Unraveling the Mechanisms Behind Resistance to Novel Cancer Therapies

Apr, 2024

“Predicting drug resistance is critical for precision oncology. This work reveals how cancers can evade dependencies on Wnt signalling and serves as a solid foundation for further development,”

Prof Virshup

Program in Cancer and Stem Cell Biology, Duke-NUS Medical School, Singapore 169857, Singapore.

A team of scientists in Singapore has shed light on an important reason why some tumors may prove refractory to a class of emerging targeted drugs. Their research honed in on a cellular signaling network called Wnt that is aberrantly activated in numerous cancer types.

Wnt plays a role in stem cell maintenance and cell growth during the development of healthy tissues. However, genetic alterations can cause its deregulated signaling to drive cancer initiation and progression. In recent years, researchers identified certain mutations in genes such as RNF43 that result in dependency on continued Wnt pathway activity – a phenomenon known as oncogene “addiction.”

This addiction opened the door to developing drugs blocking Wnt signaling at upstream points. Early clinical trials evaluated inhibitors of a protein called PORCN, which is involved in Wnt ligand biogenesis. While some patients experienced durable responses, others saw their tumors continue growing, suggestive of intrinsic resistance.

PORCN mediates Wnt palmitoleation that is essential for Wnt secretion. Engagement of secreted Wnt ligands with cell surface receptors leads to GSK3 inactivation and stabilizes GSK3 substrates β-catenin and MYC. The surface abundance of Wnt receptors is regulated by an RSPO/RNF43/ZNRF3 ubiquitination system. RNF43 loss of function and RSPO2/3 overexpression cancers are Wnt addicted and sensitive to PORCN inhibitors. This figure was created with BioRender.com.

Seeking clues, the scientists performed an in vivo screen finding a tumor suppressor gene called FBXW7 was disrupted in cell models resistant to PORCN inhibitors. FBXW7 helps eliminate particular cancer-driving proteins via the ubiquitin tagging system. Loss of this quality control function stabilized two culprit oncoproteins – Cyclin E and MYC – short-circuiting drug effects.

More remarkably, FBXW7 loss caused Wnt-addicted tumors to switch their dependency away from the β-catenin protein downstream of Wnt receptors. This suggested cancer cells develop alternate growth-promoting processes to evade targeted treatments, a worrying phenomenon known as oncogenic “pathway plasticity.”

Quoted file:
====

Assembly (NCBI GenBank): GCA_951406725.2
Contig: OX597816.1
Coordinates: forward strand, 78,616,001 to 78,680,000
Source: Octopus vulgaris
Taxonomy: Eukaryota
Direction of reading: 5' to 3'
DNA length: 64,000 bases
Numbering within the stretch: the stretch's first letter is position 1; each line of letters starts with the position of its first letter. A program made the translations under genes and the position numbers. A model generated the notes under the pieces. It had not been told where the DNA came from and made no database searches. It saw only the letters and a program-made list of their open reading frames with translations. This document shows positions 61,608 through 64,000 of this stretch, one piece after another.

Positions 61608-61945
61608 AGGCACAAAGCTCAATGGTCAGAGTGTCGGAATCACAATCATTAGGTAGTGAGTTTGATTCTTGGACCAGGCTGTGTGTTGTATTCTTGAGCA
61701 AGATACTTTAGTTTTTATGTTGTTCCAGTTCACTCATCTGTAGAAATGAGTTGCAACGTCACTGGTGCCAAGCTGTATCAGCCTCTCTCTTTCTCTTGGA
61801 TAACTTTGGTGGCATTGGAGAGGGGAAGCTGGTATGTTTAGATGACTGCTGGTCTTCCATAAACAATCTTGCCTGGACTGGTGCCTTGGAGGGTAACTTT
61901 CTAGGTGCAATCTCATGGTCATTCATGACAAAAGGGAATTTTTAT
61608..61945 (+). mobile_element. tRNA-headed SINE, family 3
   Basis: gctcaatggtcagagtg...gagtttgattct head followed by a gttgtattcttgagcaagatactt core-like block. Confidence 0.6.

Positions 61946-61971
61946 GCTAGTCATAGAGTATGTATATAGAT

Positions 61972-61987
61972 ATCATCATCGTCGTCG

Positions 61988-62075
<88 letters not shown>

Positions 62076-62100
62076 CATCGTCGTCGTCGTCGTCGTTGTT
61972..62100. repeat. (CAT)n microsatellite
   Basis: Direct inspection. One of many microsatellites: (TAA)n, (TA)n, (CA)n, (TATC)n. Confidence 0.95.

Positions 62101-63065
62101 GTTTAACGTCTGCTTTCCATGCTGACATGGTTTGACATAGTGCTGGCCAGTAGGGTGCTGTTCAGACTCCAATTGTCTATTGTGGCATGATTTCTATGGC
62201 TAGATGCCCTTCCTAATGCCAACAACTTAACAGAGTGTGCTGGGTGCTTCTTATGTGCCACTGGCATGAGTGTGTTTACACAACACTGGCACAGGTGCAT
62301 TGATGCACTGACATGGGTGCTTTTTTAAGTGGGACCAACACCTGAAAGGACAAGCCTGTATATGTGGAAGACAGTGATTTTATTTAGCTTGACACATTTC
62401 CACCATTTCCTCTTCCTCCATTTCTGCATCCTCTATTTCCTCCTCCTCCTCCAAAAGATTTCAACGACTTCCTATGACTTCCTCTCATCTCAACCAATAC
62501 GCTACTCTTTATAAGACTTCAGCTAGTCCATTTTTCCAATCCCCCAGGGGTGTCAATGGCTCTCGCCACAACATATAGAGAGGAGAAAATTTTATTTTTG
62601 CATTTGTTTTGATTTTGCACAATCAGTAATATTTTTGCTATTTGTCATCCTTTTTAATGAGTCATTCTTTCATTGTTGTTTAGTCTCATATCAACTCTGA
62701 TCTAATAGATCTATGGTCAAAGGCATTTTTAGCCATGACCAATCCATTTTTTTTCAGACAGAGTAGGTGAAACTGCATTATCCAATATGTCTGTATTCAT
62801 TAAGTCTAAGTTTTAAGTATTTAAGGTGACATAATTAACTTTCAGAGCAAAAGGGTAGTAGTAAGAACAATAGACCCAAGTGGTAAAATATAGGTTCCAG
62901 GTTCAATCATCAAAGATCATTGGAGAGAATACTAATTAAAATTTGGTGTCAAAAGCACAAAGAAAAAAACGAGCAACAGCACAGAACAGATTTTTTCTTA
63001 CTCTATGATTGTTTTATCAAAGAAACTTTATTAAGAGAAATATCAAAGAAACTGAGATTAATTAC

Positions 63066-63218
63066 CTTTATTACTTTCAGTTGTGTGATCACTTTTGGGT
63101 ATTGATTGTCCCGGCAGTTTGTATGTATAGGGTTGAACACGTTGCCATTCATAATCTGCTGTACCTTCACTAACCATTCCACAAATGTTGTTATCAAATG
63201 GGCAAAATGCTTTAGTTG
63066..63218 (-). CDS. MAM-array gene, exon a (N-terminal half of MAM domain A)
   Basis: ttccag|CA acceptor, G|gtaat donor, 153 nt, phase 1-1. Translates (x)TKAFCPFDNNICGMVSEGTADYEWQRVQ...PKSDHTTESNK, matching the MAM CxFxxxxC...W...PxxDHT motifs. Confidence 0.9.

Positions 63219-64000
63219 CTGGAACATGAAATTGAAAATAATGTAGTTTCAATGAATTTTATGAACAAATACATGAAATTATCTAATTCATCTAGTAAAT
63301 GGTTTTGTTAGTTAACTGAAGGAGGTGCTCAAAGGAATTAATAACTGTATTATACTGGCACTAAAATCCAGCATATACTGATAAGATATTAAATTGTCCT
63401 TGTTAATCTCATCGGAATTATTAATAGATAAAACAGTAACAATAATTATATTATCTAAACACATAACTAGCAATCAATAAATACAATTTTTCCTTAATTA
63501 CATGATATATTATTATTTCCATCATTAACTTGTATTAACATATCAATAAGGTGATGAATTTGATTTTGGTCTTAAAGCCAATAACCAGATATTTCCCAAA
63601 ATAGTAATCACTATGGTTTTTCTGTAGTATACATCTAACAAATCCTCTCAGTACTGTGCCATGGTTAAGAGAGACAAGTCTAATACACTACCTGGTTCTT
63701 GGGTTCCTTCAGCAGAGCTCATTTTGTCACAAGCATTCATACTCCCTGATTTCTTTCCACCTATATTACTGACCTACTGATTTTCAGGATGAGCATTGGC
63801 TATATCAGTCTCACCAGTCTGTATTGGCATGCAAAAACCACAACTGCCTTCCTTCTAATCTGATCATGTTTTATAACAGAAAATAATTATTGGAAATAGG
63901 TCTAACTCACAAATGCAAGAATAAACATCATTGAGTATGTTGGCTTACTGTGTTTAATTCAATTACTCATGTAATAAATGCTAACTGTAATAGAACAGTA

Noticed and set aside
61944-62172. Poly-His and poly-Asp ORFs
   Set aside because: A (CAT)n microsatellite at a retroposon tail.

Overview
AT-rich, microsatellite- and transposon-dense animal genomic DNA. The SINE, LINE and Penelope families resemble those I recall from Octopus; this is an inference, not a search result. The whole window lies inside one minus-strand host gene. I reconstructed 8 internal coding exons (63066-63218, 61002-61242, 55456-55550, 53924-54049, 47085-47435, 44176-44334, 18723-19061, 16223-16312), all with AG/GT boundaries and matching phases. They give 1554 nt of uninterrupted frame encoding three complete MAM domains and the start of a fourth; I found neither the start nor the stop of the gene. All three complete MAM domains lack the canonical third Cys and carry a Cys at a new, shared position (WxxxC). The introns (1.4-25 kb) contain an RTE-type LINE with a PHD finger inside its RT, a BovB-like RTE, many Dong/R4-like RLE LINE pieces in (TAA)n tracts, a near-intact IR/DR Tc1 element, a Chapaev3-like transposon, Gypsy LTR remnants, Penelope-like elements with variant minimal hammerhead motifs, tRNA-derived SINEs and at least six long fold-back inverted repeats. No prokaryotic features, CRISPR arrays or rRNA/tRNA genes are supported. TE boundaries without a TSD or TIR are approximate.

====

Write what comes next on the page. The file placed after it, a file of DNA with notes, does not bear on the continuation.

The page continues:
Further experiments demonstrated multi-targeting compounds inhibiting cyclin-dependent kinase enzymes, which regulate the cell cycle and gene expression, effectively treat FBXW7-deficient models no longer responsive to upstream Wnt blockade. Assessing mutation profiles may help identify patients likely to benefit from such combination strategies.

Altogether, the findings provide new mechanistic insights into why some genetically defined cancers fail to respond long-term to rationally designed pathway inhibitors. Identifying and addressing resistance mechanisms like those uncovered will be pivotal to capitalizing on the precision afforded by new targeted therapies.

Reference(s)

  1. Zheng Zhong, David M. Virshup. Recurrent mutations in tumor suppressor FBXW7 bypass Wnt/β-catenin addiction in cancerScience Advances, 2024; 10 (14) DOI: 10.1126/sciadv.adk1031

Click TAGS to see related articles :

BIOMARKERS | COLORECTAL CANCER | DIAGNOSTICS | ONCOLOGY | PANCREATIC CANCER

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About the Author

  • Dilruwan Herath

    Dilruwan Herath is a British infectious disease physician and pharmaceutical medical executive with over 25 years of experience. As a doctor, he specialized in infectious diseases and immunology, developing a resolute focus on public health impact. Throughout his career, Dr. Herath has held several senior medical leadership roles in large global pharmaceutical companies, leading transformative clinical changes and ensuring access to innovative medicines. Currently, he serves as an expert member for the Faculty of Pharmaceutical Medicine on it Infectious Disease Commitee and continues advising life sciences companies. When not practicing medicine, Dr. Herath enjoys painting landscapes, motorsports, computer programming, and spending time with his young family. He maintains an avid interest in science and technology. He is a founder of DarkDrug

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